OHS home

Ohio Historical Society / The African American Experience in Ohio, 1850-1920
SEARCH

-or-

BROWSE


MANUSCRIPTS

NEWSPAPERS

PAMPHLETS

PHOTOGRAPHS
& PRINTS


SERIALS


HOME
10  11  12  13  14  15  16  17  18  19  20  21  22  23  24  25  26  27  28  29  30  31  32  33  34  35  36  37  38  39  40  41  42  43  44  45  46  47  48  49  50  51  52  53  54  55  56  57  58  59  60  61  62  63  64  65  66  67  68  69  70  71  72  73  74  75  76  77  78  79  80  81  82  83  84  85  86  87  88  89  90  91  92  93  94  95  96  97  98  99  100  101  102  103  104  105  106  107  108  109  110  111  112  113  114  115  116  117  118  119  120  121  122  123  124  125  126  127  128  129  130  131  132  133  134  135  136  137  138  139  140  141  142  143  144  145  146  147  148  149  150  151  152  153  154  155  156  157  158  159  160  161  162  163  164  165  166  167  168  169  170  171  172  173  174  175  176  177  178  179  180  181  182  183  184  185  186  187  188  189  190  191  192  193  194  195  196  197  198  199  200  201  202  203  204  205  206  207  208  209  210  211  212  213  214  215  216  217  218  219  220  221  222  223  224  225  226  227  228  229  230  231  232  233  234  235  236  237  238  239  240  241  242  243  244  245  246  247  248  249  250  251 
PreviousPrevious Item Description Next Next
Budget Containing the Status of Methodism at the Second Ecumenical Conference of Methodism
			
             STATUS OF METHODISM AND CHRISTIANITY.             219

their belts. One fierce one asked him if he had any money which he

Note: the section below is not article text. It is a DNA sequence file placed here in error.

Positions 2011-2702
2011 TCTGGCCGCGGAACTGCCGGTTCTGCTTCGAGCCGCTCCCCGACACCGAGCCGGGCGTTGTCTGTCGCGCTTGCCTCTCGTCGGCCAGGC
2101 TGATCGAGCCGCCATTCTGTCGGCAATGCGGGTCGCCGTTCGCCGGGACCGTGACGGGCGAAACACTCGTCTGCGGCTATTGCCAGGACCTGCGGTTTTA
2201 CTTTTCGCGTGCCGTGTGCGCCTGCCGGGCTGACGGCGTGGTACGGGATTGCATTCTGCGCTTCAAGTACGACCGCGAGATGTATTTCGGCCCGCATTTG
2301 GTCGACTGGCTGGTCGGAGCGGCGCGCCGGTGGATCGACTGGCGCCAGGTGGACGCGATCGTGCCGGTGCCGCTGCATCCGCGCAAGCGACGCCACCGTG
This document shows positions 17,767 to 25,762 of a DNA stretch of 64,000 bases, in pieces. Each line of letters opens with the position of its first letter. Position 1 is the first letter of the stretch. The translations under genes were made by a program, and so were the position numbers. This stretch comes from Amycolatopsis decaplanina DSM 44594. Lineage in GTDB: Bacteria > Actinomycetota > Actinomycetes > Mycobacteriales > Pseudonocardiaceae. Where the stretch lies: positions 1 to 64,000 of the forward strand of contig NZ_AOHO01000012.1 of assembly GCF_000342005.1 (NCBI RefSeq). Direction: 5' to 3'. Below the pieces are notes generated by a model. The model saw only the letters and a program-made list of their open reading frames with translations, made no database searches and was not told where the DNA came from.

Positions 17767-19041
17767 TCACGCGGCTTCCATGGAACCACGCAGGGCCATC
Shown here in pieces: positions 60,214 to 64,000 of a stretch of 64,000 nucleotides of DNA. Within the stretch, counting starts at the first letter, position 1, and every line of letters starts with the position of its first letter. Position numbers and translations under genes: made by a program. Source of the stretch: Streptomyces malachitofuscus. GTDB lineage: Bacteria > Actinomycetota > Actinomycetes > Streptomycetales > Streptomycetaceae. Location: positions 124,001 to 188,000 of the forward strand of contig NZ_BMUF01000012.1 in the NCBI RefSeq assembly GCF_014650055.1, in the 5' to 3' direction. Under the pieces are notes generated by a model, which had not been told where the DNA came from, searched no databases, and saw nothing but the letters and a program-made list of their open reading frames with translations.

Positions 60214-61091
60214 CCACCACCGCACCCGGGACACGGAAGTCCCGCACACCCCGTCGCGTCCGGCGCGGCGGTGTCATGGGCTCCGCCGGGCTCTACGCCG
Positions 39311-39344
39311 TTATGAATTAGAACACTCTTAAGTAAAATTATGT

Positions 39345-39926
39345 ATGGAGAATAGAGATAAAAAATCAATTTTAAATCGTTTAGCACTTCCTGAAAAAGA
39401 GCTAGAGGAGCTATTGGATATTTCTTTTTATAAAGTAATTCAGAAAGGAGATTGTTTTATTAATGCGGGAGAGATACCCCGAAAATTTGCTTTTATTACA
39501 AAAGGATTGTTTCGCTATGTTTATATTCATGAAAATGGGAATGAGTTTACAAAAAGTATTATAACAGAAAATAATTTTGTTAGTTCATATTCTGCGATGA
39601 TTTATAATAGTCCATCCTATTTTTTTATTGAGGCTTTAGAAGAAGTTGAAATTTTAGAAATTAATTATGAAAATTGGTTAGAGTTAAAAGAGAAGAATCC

demanded to be surrendered immediately or he would take his life.
He gave all he had and prayed earnestly for the morning. They took
it and seemed to relent.  Before morning they all left after taking an
oath from him that he would not divulge their hiding place.  This
fearless servant of God passed through many more dangers and oppo-
sitions till God enlarged his borders in a free State and he performed
his arduous work until called suddenly to his reward.
                                             S. J. W. EARLY.
                                                   NASHVLLE, TENN.

                      SIGNIFICANT FACTS.
     Christian Advocate, New  York. Dec. 17, 1891     Thinking it
might be of interest to some of your readers to know the relative
standing of the Methodist Episcopal Church in comparison with the
other leading Protestant Churches, I send you the following table. It
gives the number of communicants for the year 1890 in each of the five
principal English-speaking churches in each of the following-named
States and in the Territories of the United States. The list includes
all the States except those which before the war were slave States.
The latter we have omitted from the fact that there are other denomi-
nations of Christians with which comparisons ought to be made when
the statistics of those States are considered. We will send them in
the near future. The statistics of the Methodist Episcopal Church
are taken from the General Minutes of 1890, and include both full mem
bers and probationers.  While they are not absolutely correct they
are as near so as they can be made from the Minutes. In a few
instances circuits have appointments in two States, no division of
members between the different States being made in the Minutes.
In such cases the State having within its border the town or locality
from which the circuit is named gets the credit of the membership.
These instances are, however, few in number, and the statistics given
may be accepted as substantially correct.




			
Download High Resolution TIFF Image
PreviousPrevious Item Description Next Next

OHS/National Afro-American Museum & Cultural Center Pamphlet Collection

Budget Containing the Status of Methodism at the Second Ecumenical Conference of Methodism


HOME || CONTACT

ABOUT || CALENDAR || PLACES || RESOURCES || OHIO HISTORY STORE || LINKS || SEARCH
http://www.ohiohistory.org || Last modified
Ohio History Center 800 E. 17th Ave. Columbus, OH 43211 © 1996-2011 All Rights Reserved.